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Health officials address rural inequity

Gap in specialized care within Powell River a growing concern
medical graphic

Most people who live in Powell River have known someone who has dealt with the difficulty of obtaining tertiary care within the region’s rural health care system.

Tertiary care is referral to a specialist from a primary or secondary health professional for advanced medical investigation and treatment, such as what is available in Vancouver and Victoria hospitals.

According to Gavin Wilson, Vancouver Coastal Health (VCH) public affairs director, places such as Powell River have never had those levels of advanced treatment.

“Smaller communities are just not going to have the kinds of highly specialized services which would be available in a major centre like Vancouver,” said Wilson. “That’s just the way it has to be because this is where specialized services exist. There are services provided in Vancouver that are one-of-a-kind for the province.”

Former Powell River resident Denise Reinhardt had to go that one step further than travelling to the care she needed. Reinhardt and her partner Paul Schachter, a longtime and well-known community leader in Powell River, made the difficult decision to move from Powell River to Victoria because of Reinhardt’s health.

“I live with a number of health conditions, which meant our life in Powell River was frequently interrupted by trips to Vancouver for consultations and procedures with specialists,” said Reinhardt. “Sometimes the doctors reviewed tests and made diagnoses, sometimes they prescribed medications and sometimes they gave general instructions. Mostly, they felt they could do little or no followup, because the continuing programs were in the Lower Mainland.”

Reinhardt said she found it very challenging to have to constantly leave Powell River for her health care.

“It was enormously frustrating to spend at least two days of travel and the cost of an overnight stay to spend 20 minutes or so with a doctor who was then, in effect, unable to give me the level of service I needed,” she said.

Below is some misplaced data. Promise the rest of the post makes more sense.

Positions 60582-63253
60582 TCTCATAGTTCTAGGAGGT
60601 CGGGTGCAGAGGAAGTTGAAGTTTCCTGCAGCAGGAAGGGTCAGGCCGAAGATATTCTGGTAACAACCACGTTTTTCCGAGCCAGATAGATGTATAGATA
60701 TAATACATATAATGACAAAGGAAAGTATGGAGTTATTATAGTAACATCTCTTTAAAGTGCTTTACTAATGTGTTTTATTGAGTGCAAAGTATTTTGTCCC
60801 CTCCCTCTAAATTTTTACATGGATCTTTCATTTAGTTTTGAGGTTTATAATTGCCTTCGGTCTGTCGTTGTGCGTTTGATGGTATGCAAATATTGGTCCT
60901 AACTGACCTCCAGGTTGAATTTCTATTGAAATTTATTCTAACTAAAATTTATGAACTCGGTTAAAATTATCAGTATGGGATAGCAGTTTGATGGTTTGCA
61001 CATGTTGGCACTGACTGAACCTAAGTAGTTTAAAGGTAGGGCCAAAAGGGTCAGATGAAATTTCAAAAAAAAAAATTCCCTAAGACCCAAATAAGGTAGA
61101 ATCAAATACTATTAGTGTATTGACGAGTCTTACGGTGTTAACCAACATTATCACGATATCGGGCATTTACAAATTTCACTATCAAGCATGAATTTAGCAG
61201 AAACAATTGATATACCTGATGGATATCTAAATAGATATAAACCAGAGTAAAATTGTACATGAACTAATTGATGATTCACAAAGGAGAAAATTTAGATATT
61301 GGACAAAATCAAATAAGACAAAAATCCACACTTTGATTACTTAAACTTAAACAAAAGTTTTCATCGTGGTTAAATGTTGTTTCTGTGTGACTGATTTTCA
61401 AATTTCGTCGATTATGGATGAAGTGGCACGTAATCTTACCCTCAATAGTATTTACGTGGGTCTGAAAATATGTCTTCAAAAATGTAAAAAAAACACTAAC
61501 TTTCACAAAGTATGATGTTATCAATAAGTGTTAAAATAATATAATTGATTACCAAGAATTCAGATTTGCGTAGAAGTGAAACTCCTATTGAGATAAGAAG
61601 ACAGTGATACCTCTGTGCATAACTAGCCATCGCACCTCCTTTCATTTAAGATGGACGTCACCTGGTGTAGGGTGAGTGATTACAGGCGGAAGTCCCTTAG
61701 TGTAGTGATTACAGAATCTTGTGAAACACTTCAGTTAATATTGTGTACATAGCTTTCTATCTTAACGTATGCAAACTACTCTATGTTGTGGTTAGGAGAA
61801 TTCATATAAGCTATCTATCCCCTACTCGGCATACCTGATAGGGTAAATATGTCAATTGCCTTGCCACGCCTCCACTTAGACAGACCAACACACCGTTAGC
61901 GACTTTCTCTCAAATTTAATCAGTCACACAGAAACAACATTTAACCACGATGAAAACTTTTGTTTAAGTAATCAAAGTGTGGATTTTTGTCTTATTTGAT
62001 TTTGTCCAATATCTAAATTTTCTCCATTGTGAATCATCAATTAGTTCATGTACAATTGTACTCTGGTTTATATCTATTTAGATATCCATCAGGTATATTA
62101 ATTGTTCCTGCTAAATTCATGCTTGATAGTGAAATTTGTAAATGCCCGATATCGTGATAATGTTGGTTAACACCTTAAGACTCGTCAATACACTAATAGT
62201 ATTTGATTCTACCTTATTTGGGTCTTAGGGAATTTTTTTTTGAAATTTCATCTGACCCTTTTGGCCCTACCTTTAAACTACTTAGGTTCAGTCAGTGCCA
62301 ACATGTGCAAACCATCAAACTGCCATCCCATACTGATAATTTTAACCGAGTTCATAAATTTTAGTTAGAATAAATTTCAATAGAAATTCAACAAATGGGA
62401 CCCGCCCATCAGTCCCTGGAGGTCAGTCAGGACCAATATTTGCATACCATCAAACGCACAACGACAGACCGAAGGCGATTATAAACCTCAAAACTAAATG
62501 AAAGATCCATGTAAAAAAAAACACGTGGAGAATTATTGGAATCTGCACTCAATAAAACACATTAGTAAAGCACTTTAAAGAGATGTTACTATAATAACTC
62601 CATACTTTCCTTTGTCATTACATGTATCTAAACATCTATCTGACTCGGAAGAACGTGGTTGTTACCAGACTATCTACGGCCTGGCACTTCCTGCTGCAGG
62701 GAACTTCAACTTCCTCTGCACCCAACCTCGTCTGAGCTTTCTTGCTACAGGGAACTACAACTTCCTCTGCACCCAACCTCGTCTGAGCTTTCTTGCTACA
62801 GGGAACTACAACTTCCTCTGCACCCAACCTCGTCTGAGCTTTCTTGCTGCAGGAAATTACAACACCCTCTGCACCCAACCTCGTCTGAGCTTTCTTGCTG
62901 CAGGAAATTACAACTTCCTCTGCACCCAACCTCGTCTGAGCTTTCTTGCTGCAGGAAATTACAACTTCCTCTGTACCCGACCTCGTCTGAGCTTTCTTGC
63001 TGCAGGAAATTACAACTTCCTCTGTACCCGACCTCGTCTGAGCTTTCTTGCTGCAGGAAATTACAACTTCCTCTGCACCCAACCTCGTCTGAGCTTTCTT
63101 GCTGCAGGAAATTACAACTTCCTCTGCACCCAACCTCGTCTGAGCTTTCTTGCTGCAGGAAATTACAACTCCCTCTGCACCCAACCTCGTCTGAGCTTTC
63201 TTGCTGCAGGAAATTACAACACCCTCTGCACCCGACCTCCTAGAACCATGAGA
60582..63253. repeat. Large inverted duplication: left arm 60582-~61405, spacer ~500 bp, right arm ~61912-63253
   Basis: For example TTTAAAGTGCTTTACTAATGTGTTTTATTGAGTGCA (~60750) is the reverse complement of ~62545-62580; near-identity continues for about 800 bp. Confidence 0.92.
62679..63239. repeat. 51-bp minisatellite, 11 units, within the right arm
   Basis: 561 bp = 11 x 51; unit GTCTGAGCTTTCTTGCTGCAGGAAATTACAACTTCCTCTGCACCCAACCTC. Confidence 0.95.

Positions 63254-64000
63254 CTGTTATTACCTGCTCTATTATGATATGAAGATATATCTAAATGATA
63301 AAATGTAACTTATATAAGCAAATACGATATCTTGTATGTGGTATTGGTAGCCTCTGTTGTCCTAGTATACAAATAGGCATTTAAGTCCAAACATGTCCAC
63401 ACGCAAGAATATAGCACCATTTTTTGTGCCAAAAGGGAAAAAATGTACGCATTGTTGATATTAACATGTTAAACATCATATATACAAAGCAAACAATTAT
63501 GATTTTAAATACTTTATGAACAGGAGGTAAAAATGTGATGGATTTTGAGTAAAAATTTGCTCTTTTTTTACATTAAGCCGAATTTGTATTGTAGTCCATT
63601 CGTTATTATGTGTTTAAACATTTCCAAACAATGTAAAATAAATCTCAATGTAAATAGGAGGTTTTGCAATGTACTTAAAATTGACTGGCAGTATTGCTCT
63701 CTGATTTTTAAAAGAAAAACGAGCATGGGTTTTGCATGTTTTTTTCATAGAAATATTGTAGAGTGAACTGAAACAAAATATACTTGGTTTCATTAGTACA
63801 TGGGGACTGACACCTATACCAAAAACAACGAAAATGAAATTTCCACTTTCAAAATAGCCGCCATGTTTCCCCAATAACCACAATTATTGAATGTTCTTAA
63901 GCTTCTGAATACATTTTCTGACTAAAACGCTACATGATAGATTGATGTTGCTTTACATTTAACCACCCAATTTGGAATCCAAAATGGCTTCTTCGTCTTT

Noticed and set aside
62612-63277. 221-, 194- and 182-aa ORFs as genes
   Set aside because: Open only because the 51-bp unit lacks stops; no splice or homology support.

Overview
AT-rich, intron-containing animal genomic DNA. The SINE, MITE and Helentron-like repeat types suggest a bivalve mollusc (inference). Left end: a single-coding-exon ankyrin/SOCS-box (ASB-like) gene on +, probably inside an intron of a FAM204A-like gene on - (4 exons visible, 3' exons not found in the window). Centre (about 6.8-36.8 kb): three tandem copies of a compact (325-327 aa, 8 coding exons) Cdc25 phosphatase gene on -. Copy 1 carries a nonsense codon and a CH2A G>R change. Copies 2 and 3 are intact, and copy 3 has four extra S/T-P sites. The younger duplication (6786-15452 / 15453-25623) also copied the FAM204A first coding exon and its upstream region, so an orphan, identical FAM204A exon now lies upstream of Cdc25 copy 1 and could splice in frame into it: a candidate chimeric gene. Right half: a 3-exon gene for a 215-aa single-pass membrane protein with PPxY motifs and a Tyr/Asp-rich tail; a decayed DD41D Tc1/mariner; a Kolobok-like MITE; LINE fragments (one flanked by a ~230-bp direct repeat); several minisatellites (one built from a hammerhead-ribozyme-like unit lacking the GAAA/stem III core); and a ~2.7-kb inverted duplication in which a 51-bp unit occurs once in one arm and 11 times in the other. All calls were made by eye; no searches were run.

That lack of services is referred to as health care inequities. These inequities exist in health care available among population groups, such as rural and urban, that are considered unfair, unjust, or preventable.

Inequities also exist among income groups and interruptions in regular services.

According to Powell River Division of Family Practice chair Bruce Hobson, those interruptions are an important area that is often overlooked in discussions about health care inequities. In particular, they centre around the management structure of hospitals and other health care institutions.

In the case of Powell River General Hospital, there are four managers.

According to Hobson, if one of those managers was unavailable for the job for any reason, it creates a big gap in the hospital’s ability to deliver services.

Wilson said the reality is some medical cases require highly specialized care on a regular basis, which is not available in Powell River.

“You’re going to have to move closer to where those services are available,” he said.

Schachter said it was extremely hard to leave Powell River, but it did not make sense to stay at the cost of the health of his family.

“It was sad that we weren’t able to access an acceptable level of care for conditions that are part of the aging process for many of us,” said Schachter. “Even the best family practitioner, if you are lucky enough to find one, can only do so much.”

Since making the move from Powell River to Victoria, Reinhardt has been experiencing coordination and followup from specialists and access to programs that were simply out of reach in Powell River.